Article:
The Scotts Miracle-Gro Company Community Garden campus offers a central place for education, communal gardening and celebration through artfully designed gardens, terraces, structures and edible landscapes. The inspirational gardens exhibit custom details and unique ideas and materials. The six-acre campus was organized by function around a central cross-axial green. Structures frame the greenhouse education venues, the demonstration live-fire cooking areas, storage and whimsical places of respite. The gardens and construction materials were carefully designed and selected to meet organic and sustainable principles, and to reflect the objectives of the Conservatory's mission to "elevate quality of life and connect the community through educational, cultural, and social experiences." Karen McCoy was the principal design lead and principal in charge.

Franklin Park Conservatory Brides Garden, Columbus, Ohio

The Brides Garden is an exquisite terraced garden full of intricate details, such as the imported Harbor Blue limestone terrace with an inlaid Indiana buff limestone knot pattern. The curved walls of Ohio blue sandstone feature hand coped and carved caps, a level of custom detail that harkens back to traditional masonry. The formal wall fountain introduces the calming sound of water into the garden, and is lined with iridescent glass tile. The custom iron and masonry arch swing offers a romantic vantage point. The careful detail extends to the custom designed and fabricated ironwork of the handrails, graceful bow atop the stone bench and in the arch and swing. The terraced garden staircase has plantings tucked under each stair step. Thoughtful schematic design, design development and construction documents resulted in this unforgettable garden. The project was designed in collaboration with Julie Moir Messervy. Karen McCoy was the principal design lead and principal in charge.

Columbus Museum of Art West Garden, Columbus, Ohio

As part of Columbus Museum of Art's $33 million multiphase expansion, the design and development of the new West Garden provides group tour entry and ADA accessibility to the historic 1936 Museum Building, and serves as the temporary main entrance for the museum during the renovation of the Ross Wing and the new building addition. Key drivers of the garden design included ramped entry to the elevated 1937 building entrance; group assembly for class instruction; small venue event space; and security and containment for school groups. The sensitive integration of accessibility into the garden design, and the artful custom fence and gate for the new museum campus yield "function as art." Karen McCoy was the principal design lead.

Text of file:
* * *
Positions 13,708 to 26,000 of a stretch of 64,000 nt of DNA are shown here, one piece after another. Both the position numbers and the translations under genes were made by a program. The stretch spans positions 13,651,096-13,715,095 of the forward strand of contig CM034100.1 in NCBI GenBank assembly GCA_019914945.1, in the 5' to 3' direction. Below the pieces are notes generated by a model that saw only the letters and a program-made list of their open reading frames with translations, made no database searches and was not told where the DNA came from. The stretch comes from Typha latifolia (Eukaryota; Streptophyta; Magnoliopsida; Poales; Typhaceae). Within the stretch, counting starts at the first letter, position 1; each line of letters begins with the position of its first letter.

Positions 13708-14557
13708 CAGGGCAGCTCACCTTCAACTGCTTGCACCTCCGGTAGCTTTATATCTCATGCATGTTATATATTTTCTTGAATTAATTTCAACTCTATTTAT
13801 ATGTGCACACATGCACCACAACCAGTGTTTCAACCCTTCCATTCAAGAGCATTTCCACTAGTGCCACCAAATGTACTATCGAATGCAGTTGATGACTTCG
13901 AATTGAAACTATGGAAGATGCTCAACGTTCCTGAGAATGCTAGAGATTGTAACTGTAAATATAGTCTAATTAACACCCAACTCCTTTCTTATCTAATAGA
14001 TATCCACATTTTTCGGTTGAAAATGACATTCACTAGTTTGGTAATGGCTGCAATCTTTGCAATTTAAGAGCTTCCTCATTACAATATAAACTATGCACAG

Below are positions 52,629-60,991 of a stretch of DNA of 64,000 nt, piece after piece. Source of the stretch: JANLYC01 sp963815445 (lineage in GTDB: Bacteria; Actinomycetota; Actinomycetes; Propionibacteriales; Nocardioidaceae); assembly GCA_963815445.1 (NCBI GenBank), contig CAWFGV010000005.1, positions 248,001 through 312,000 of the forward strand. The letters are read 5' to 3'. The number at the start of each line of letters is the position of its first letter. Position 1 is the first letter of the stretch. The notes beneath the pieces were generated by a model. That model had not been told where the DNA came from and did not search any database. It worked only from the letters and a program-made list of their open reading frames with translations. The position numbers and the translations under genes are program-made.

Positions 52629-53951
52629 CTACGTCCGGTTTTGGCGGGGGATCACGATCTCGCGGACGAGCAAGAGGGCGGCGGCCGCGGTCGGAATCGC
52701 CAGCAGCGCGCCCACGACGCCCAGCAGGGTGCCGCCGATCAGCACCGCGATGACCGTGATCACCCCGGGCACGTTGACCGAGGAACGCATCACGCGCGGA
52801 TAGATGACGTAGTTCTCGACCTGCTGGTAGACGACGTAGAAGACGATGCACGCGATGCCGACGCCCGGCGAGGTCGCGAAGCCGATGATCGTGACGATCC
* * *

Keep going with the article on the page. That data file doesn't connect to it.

Crocker Park, Westlake, Ohio

Crocker Park is a 75-acre, new town center with retail shops, restaurants, offices and a mix of residential offerings located in Cleveland's west suburb of Westlake, Ohio. The design of Crocker Park is focused on the creation of memorable and enduring public spaces. The boulevard park and its plazas provide multiple venues for community-based special events, as well as a peaceful respite for nearby residents. Its picturesque cobblestone and brick walkways and fountains create an engaging environment to shop, dine, work and play. Karen McCoy was the principal design lead.


1. What was the pivotal or motivating factor(s) that made you choose a career in Landscape architecture?
I would say less pivotal and more cumulative. As a child I made cities in my sandbox, built condominiums for the 17-year locusts and deconstructed my Barbie Doll house for a better floor plan. My grandparents and father were avid gardeners and at a young age I grew to love plants. After a year and a half of college, majoring in art, I became aware of the landscape architecture profession: The perfect combination of all my interests.

2. What in particular do you attribute your success to?
The ability to "hear" the clients' needs and desires, dogged commitment to resolving the best design and attention to details though construction.

3. What career advice would you give to recently graduated landscape architectural students?
Travel and observe as much as you possibly can. Try to record what appeals to you about a space, including the size, proportions, materials and details, which will help you build your own design vocabulary.